Distributed Development toolset [was: Re: ArchiveReorganisation and sponsoring]

Scott Kitterman ubuntu at kitterman.com
Mon Sep 1 14:36:51 BST 2008

On Mon, 1 Sep 2008 10:34:45 +0100 Matt Zimmerman <mdz at ubuntu.com> wrote:
>On Sun, Aug 31, 2008 at 06:10:21PM -0400, Scott Kitterman wrote:

>> >Trading off the extra time that you spend waiting to grab the source
>> >to sponsor such a change, with the reduction in time that I had in
>> >integrating the changes, and the better experience I had while doing
>> >it is something that I, as the sponsoree, would appreciate. It doesn't
>> >take in to account any benefits that you may get as the sponsor from
>> >the new system either.
>> This already puts you into the class of packages where I will conceed 
>> potental for benifit is higher. Most packages get zero to one manual 
>> per cycle and it mostly boils down to examinig and understanding a diff. 
>> Currently I get that diff handed to me in the sponsorship request.  I 
>> see a VCS making it easier.
>For the simplest case, it should be no easier or harder.  Fetching a diff
>from a Bazaar branch is no harder than downloading a bug attachment 
>both just hyperlinks).
>Some cases where it could be significantly easier include:
> * The package has been updated since the patch was created, and it needs a
>   three-way merge
> * There is more than one patch outstanding to include
> * The patch requires changes before it can be included

In Universe, except for the last one these are all atypical.

>> >Changing the system will always bring with it a new set of trade-offs
>> >and compromises, and not everyone can win all of the time. You are
>> >correct that in getting the source of a package to sponsor, where you
>> >have never touched the package before, you will always have a penalty
>> >with this change.
>> Yes and I don't see an upside benifit outside the small minority of 
>> packages that get regularly touched by multiple people.
>This is not even a minority, much less a small one.  Most packages are
>touched by at least the Debian maintainer, upstream, and one or more Ubuntu
>developers during a typical development cycle.  Many also receive
>third-party contributions, and I expect that more would if the process were
>more lightweight.

I don't the syncs from Debian/upstream updates are particularly relevant 
(except for the forensics use case that Colin mentioned in another message 
in this thread).  The case where I see a clear win for DVCS is packages 
with multiple people working on them at the same time.  It is generally 
quite a challenge to keep the changes straight.

>> >The aim is obviously to minimise these penalties, while getting us
>> >the benefits that we want. Does the situation that I outlined above
>> >present a trade-off that gets us overall benefit? What are the
>> >differences when the sponsor touches the package all the time, but the 
>> >sponsoree doesn't? When both work on the package all the time? What 
>> >about the time investment from everyone learning some new tools? From
>> >working around and fixing the bugs that we hit along the way?
>> So far (except as noted) I don't see any advantage.  The cost is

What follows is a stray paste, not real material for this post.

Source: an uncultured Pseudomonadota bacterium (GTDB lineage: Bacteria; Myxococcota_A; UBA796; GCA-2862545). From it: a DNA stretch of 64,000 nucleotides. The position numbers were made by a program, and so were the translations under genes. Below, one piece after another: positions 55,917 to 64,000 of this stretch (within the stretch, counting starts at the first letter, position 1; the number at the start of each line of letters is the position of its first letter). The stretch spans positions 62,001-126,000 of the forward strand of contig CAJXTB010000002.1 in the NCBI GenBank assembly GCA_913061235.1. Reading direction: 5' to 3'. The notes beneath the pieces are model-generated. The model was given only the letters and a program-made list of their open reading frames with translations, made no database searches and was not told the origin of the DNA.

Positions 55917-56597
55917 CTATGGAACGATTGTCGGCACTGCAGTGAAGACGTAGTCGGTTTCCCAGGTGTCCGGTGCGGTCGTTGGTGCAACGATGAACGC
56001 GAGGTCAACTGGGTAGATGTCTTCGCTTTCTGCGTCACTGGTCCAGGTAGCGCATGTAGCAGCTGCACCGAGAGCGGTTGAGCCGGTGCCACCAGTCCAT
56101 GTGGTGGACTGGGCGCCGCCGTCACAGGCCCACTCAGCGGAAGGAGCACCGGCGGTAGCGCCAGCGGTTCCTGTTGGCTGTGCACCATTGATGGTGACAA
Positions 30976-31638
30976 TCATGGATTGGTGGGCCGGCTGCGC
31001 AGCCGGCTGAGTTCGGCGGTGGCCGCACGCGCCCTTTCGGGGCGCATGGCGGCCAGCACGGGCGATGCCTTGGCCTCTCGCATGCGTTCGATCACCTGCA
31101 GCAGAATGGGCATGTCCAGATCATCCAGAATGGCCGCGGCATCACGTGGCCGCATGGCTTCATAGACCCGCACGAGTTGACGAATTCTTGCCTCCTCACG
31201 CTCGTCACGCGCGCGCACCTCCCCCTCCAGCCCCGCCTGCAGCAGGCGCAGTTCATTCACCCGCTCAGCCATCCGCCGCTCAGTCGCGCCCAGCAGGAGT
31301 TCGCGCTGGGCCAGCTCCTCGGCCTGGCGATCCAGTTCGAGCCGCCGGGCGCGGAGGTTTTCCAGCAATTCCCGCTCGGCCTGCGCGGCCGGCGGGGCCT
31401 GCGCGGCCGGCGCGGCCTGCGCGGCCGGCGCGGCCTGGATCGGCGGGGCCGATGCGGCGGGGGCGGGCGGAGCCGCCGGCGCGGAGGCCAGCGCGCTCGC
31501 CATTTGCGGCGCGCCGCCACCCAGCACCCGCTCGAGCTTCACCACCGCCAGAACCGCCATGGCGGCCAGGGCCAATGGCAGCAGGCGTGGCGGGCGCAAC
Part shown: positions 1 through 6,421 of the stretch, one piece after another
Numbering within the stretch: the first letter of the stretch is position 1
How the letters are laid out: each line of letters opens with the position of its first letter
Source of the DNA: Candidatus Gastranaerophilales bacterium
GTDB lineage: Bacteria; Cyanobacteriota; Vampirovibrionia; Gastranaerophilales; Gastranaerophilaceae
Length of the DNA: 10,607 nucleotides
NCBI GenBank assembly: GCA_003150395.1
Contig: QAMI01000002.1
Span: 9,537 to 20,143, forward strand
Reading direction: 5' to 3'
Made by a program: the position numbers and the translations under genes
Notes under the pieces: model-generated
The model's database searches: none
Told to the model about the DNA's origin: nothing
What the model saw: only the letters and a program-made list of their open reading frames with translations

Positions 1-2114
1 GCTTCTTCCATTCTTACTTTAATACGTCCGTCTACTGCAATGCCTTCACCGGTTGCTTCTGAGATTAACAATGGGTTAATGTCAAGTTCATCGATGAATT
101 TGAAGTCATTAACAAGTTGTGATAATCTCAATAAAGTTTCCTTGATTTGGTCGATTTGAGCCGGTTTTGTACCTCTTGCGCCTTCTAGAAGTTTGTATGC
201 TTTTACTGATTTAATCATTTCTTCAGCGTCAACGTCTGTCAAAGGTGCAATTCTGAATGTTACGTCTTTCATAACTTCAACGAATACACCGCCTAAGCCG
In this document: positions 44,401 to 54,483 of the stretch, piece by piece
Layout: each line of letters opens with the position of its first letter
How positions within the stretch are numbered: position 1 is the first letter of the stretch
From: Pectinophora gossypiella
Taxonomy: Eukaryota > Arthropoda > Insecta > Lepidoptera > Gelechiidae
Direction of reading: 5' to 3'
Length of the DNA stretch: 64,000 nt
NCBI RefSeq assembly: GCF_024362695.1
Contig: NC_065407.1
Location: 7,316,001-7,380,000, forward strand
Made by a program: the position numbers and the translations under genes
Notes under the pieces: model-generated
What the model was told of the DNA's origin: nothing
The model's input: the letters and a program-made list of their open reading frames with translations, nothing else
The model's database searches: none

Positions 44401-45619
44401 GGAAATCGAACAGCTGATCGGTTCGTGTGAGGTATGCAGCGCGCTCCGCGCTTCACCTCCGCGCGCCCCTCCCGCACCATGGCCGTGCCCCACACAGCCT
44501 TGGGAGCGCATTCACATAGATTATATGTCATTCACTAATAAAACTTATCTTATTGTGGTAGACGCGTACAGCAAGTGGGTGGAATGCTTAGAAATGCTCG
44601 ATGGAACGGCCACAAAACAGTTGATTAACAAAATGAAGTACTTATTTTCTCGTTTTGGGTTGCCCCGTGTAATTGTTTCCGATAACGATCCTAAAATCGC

>> be the selection of what is (for me) an Ubuntu unique VCS.  If a more 
>> standard tool had beeen selected, I could at least consider that I'd get 
>> leverage the time spent learning in other places.
>Fortunately for us, Bazaar is very easy to learn, particularly if you've
>used other version control systems.
>I can't help but get the impression that you're biased against Bazaar,

I do have a bias, but it isn't anything particular to Bazaar.  My bias is 
against having to learn new tools.  I don't qualify that as fun.  I have 
not used Bazaar enough to have formed any specifc opinions about it beyond 
too slow (there has been a lot of testimoney that its faster now, but most 
of the benifit seems to come from knowing what options to use).

>> Finally, we are in the process of setting up a joint Debian/Ubuntu Git 
>> for clamav (pkg-clamav on alioth).  How is this supposed to work with 
>> efforts like that (move to Launchpad is a non-starter)?
>There are at least two options: 1. everything works exactly the same as it
>does today, or 2. the git repository is imported.

Since we're planning on maintaining the Ubuntu branches on alioth, there 
would have to be some way to indicate that changes should not be added to 
the Bazaar repository, but to the Git repo on alioth.  Otherwise the repos 
would get out of sync.

In this paradigm, I don't think continues as it does today is an option.  
We have to have a way to mark packages as maintained elsewhere (and then 
import from there so there is a correct history available).

>> I say at best because many disadvantages are quite clear to me.
>The only one you've pointed out so far is that it involves Bazaar, which 
>see as a disadvantage.  What are the others?

1.  New toolset to learn which takes time, causes a productivity hit during 
the learning process, and may increase error rates.

2.  Slower.  This is apparently getting better, but I think is still a 

3.  Potentially complicates inter-distro collaboration (I think this is 
solvable - see the pkg-clamav discussion above)

As Colin points out, use of this new facility is entirely optional, so I 
don't need to get too stressed out about it in the short term.  As I said 
in another message, I don't expect to block this change.  I just want to 
make sure it's thought through.

Scott K

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